Shale Oil Comes with High Environmental Costs

by Project Censored
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With American oil supplies dwindling American oil companies and Canadian pipeline builders are using riskier and more environmentally detrimental practices to get at unconventional oil reserves. These oil reserves are located in the carbon rich sands in Canada, the Great Plains, and the Rocky Mountain West. It is estimated if extracted the oil in these locations it could power America for another century.

Colorado, Utah, and Wyoming hold oil shale reserves estimated to contain 1.2 trillion to 1.8 trillion barrels of oil, according to the U.S. Department of Energy, half of which the department says is recoverable. Eastern Utah alone holds tar sands oil reserves estimated at 12 billion to 19 billion barrels. The tar sands region of northern Alberta, Canada contains recoverable oil reserves conservatively estimated at 175 billion barrels, and with new technology could reach 400 billion barrels. Deep gas-bearing shales of the Great Plains, Rocky Mountain West, Great Lakes, Northeast, and Gulf Coast contain countless trillions of feet of natural gas.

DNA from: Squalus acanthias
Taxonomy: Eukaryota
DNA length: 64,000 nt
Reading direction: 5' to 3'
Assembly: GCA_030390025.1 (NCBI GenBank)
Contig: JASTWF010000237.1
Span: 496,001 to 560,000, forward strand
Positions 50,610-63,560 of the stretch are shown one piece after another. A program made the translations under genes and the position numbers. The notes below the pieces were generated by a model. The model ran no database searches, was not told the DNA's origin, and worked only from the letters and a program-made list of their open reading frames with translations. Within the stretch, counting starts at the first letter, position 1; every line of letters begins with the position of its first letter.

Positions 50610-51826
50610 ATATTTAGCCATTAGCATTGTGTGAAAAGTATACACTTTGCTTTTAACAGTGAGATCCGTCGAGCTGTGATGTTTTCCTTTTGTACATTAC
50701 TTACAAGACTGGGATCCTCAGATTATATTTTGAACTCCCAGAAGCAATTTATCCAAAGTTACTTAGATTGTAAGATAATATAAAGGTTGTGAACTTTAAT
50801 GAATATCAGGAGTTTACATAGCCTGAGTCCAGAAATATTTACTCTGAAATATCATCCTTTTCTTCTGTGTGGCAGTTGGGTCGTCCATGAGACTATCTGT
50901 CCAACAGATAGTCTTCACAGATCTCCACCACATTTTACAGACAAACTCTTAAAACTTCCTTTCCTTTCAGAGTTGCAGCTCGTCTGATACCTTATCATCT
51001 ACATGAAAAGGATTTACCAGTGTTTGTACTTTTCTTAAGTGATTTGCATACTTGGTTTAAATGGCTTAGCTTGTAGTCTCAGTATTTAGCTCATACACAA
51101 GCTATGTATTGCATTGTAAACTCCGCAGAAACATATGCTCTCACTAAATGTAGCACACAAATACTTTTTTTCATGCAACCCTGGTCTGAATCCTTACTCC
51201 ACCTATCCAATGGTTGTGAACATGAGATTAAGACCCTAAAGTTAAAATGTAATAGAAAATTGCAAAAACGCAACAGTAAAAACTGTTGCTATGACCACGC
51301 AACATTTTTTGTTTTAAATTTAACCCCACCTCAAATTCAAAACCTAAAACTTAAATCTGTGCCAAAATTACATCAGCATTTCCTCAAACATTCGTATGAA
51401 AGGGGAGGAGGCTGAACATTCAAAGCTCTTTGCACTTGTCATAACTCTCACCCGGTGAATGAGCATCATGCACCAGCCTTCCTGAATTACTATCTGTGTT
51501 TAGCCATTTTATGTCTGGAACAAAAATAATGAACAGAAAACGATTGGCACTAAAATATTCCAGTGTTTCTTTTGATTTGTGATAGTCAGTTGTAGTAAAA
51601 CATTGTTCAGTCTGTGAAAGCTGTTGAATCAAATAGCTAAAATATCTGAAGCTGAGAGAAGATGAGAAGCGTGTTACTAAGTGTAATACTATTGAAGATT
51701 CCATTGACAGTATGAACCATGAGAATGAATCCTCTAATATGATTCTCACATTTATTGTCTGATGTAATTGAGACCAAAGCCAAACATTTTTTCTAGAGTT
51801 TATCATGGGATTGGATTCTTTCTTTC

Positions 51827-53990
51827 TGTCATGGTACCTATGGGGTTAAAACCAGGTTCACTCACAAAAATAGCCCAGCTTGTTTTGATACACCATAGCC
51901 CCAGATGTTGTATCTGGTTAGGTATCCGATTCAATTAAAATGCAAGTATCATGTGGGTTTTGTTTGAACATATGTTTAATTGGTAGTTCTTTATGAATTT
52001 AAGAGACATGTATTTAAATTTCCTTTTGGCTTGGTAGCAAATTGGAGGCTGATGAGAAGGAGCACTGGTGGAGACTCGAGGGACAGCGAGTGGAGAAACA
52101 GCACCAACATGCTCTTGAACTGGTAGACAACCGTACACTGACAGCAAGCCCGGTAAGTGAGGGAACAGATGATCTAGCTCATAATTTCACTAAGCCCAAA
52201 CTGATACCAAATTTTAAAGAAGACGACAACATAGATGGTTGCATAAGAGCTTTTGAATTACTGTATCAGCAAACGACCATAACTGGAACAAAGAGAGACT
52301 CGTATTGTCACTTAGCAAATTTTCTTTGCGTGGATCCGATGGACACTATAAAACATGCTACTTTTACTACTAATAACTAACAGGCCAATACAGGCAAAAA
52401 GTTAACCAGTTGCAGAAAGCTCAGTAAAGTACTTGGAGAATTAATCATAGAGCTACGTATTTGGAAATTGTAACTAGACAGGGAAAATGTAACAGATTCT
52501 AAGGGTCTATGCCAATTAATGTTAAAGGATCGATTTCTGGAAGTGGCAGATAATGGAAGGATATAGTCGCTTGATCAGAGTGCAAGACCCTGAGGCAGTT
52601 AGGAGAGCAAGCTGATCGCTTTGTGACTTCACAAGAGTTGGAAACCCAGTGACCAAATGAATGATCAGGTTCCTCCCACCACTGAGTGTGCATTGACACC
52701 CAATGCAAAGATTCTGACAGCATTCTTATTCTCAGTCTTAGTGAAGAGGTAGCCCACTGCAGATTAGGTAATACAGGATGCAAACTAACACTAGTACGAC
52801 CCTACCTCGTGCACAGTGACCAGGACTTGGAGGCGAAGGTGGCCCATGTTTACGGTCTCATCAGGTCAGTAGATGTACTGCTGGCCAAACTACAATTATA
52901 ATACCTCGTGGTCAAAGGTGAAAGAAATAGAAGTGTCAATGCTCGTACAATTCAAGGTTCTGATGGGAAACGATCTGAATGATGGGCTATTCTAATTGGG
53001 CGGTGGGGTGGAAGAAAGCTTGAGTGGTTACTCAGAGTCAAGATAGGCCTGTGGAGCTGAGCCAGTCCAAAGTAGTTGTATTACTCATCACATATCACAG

Unfortunately, drilling for unconventional oil creates up to three times more CO2 and uses three to five times more water then traditional oil drilling. In communities from Wyoming to Texas, thousands of trucks now rumble down rural roads, carrying the huge amounts of water — 2 million to 4 million gallons per well — needed to free oil and natural gas from shales by blasting them with high-pressure fluids. In places such as North Dakota, which receives modest amounts of rainfall, local residents and conservationists worry that the energy boom will deplete aquifers.

Therefore, the importance of this new practice is that instead of finding ways to extract oil more efficiently or even getting away from fossil fuels, we are using practices which are more damaging to the environment.

Title: Pact with the Devil: A New Fossil Fuel Energy Boom May Be Our Ultimate Undoing

Source:, October 4th, 2010

Author: Keith Schneider


Faculty Evaluator: Laura Watt, Sonoma State University

Student Researcher: Jason Corbett, Sonoma State University